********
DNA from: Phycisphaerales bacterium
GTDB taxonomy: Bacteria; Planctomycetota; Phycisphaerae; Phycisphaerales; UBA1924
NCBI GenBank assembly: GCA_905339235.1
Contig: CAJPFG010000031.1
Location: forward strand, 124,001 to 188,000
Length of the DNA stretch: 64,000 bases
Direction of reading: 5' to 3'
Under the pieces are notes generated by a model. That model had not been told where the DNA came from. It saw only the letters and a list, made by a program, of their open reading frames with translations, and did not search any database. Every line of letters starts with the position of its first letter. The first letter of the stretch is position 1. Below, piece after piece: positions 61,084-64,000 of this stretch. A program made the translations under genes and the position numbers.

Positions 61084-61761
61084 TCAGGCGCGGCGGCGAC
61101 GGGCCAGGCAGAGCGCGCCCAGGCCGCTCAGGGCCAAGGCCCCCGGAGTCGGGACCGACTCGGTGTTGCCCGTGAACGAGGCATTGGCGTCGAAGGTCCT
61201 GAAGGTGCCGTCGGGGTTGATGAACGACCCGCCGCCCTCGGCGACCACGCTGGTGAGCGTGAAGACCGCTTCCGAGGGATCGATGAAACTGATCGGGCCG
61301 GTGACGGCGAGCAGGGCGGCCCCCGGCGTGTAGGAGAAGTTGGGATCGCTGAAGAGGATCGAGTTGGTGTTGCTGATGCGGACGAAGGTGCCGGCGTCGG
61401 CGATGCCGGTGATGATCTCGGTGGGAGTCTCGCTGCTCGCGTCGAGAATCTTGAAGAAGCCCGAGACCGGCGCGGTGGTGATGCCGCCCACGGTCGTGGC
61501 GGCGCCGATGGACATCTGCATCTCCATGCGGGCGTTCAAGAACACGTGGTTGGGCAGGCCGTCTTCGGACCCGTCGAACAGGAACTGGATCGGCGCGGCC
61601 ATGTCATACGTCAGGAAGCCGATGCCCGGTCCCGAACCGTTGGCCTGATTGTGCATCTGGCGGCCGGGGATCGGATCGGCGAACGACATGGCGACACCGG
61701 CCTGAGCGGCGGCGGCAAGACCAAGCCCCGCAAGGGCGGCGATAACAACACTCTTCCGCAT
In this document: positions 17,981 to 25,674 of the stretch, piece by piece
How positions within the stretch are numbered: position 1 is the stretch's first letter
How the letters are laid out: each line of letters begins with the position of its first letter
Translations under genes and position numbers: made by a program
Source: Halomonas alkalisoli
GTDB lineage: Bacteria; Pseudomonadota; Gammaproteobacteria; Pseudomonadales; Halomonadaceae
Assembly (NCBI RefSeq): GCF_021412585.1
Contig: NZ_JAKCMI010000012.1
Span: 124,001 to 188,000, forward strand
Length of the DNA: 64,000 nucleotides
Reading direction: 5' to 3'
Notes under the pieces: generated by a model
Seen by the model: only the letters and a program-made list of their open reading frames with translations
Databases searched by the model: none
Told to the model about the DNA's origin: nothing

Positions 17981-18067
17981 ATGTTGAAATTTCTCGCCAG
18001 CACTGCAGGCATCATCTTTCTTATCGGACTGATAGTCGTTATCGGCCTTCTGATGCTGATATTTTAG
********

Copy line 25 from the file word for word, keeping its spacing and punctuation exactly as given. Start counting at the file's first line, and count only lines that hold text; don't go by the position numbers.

Contig: NZ_JAKCMI010000012.1